Indeed, because of the difficulty that I PWA will have in proving its case against o Air Canada, Roberts said that the com$ pany had most likely launched the suit in § retaliation for an earlier claim filed “ against it. On Nov. 12, Paul Nelson, president of Toronto-based Gemini Group Automated Distribution Systems Inc., initiated lawsuits totalling more than $1 billion against PWA and American Airlines after PWA began procedures to withdraw from the Gemini reservation system that it shares with Air Canada. PWA wanted to switch to American’s Sabre system, a critical condition for the $250-million deal with the U.S. carrier. “I don’t expect to see either suit come to trial,” Roberts said. “These are just skirmishes in the overall battle, a way to get the government to make a decision.” PWA’s Eyton denied that the lawsuit against Air Canada is retaliation for the Gemini case. He added: “We don’t operate tit for tat.” The increasing acrimony between the two airlines, however, is just one more factor for the government to consider as it debates granting financial assistance to PWA. As well, it would have to come up with the money in a time of extreme economic pressure: the original federal budget deficit forecast of $27.5 billion is now expected to reach $32.5 billion for the current fiscal year. The Conservatives would also have to abandon their cherished philosophy of letting market forces decide the course of events. That could be particularly difficult for them now, especially in light of a royal commission report on passenger transportation released last week.
The report, commissioned two years ago before the current crisis in the airline industry,
studied the entire transportation industry, including rail, bus and air. It concluded, among other things, that governments should not be in the business of bailing out airlines. The report added that if, as a result, Canadian carriers fail, then the government can open its skies and give foreigners greater access to Canadian markets.
For his part, Andrew Roman, a Toronto lawyer who specializes in regulated industries, said that open skies is fine in theory but will not work in practice. The United States, the country whose carriers are most likely to compete in Canada, does not want an open-skies agreement with Canada, Roman said, because that would set a precedent. “If they did it for the Canadians, they would be under pressure to do it internationally,” he said. “Nobody is really prepared to do that.”
If the Canadian government is determined to encourage competition, Roman said, it should remove the 25-per-cent ceiling on foreign ownership of Canadian airlines. The limit, he said, discourages investment because few buyers are willing to put in millions without having some influence in running the organization.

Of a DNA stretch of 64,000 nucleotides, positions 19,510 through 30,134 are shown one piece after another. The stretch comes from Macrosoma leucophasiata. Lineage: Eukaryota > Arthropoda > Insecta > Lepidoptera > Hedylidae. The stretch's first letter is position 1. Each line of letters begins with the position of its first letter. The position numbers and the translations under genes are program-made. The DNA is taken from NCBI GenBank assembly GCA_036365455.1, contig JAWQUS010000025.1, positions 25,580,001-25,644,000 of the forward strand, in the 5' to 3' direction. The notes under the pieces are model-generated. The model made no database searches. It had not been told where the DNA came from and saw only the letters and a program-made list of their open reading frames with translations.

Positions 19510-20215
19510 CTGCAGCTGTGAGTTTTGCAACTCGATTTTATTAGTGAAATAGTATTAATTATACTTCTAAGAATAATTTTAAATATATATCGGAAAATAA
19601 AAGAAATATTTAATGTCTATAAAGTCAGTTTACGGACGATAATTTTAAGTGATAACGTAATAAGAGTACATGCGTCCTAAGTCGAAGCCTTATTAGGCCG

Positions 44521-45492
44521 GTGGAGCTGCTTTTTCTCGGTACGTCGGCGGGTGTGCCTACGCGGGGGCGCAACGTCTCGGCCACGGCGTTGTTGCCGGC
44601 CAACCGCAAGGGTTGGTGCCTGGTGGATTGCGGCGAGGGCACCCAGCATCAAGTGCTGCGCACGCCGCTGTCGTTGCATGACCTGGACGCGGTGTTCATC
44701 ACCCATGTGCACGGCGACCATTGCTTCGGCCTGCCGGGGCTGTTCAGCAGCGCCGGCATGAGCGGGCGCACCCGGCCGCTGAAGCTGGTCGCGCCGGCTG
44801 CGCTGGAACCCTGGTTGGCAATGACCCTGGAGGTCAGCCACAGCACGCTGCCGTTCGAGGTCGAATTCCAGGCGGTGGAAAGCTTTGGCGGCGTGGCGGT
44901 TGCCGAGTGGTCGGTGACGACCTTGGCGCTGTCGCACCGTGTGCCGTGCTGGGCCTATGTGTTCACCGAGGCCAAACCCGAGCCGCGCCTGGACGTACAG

For now, at least, the federal government has not put lifting the 25-per-cent ceiling on its agenda. Instead, it is dealing with the more pressing issue of providing financial support to PWA. But it is difficult for the government to help one beleaguered company and not another. Indeed, Air Canada chairman Claude Taylor has already demanded equal treatment for his company, which is losing more than $1 million a day. But Queen’s Ware said that there is historical precedent for the government, if it chooses to help PWA. “The government has gotten away with selective support in the past,” he said. The government bailed out Dome Petroleum with $500 million in 1982.
A third government option—encouraging the two major Canadian airlines to merge—
would also face stiff opposition. Their officials first discussed a merger almost a year ago, but since then both companies have taken turns breaking off the talks. Last week’s hostilities would clearly make it difficult for them to resume negotiations. A merger would also leave Canada in the same situation as if Canadian failed: with a single major airline, which in the absence of competition, would be free to abandon unprofitable routes and raise fares. Michael Tretheway, a professor of transportation studies at the University of British Columbia in Vancouver, said that a study he conducted last fall showed that “a merger is not in the Canadian interest.” He added, “You get little in the way of economies of scale while encouraging inefficiency.”
Ottawa must also keep in mind that the Canadian industry operates within a global context—and that the industry worldwide is hemorrhaging badly. It lost $5 billion last year, and will lose an estimated $3 billion this year. At the same time, more than 1,000 jetliners are sitting idle in the dry desert air of the vast Mojave in the southwestern United States as
their owners try to reduce the overcapacity in the system.
Kevin Keeney, vice-president of Southwest Securities, a Dallas-based retail securities dealer, noted that interest rates and fuel prices are the most critical cost elements for airlines. But even though both have been working in the carriers’ favor in recent years, most airlines cannot make a profit. Said Keeney: "I don’t know why anyone would want an airline. It seems to me they just bleed red ink.” Clearly, the federal government will have to be at its creative best in order to devise a solution that helps more Canadians than it hurts.
The story you want is part of the Maclean’s Archives. To access it, log in here or sign up for your free 30-day trial.
Experience anything and everything Maclean's has ever published — over 3,500 issues and 150,000 articles, images and advertisements — since 1905. Browse on your own, or explore our curated collections and timely recommendations.WATCH THIS VIDEO for highlights of everything the Maclean's Archives has to offer.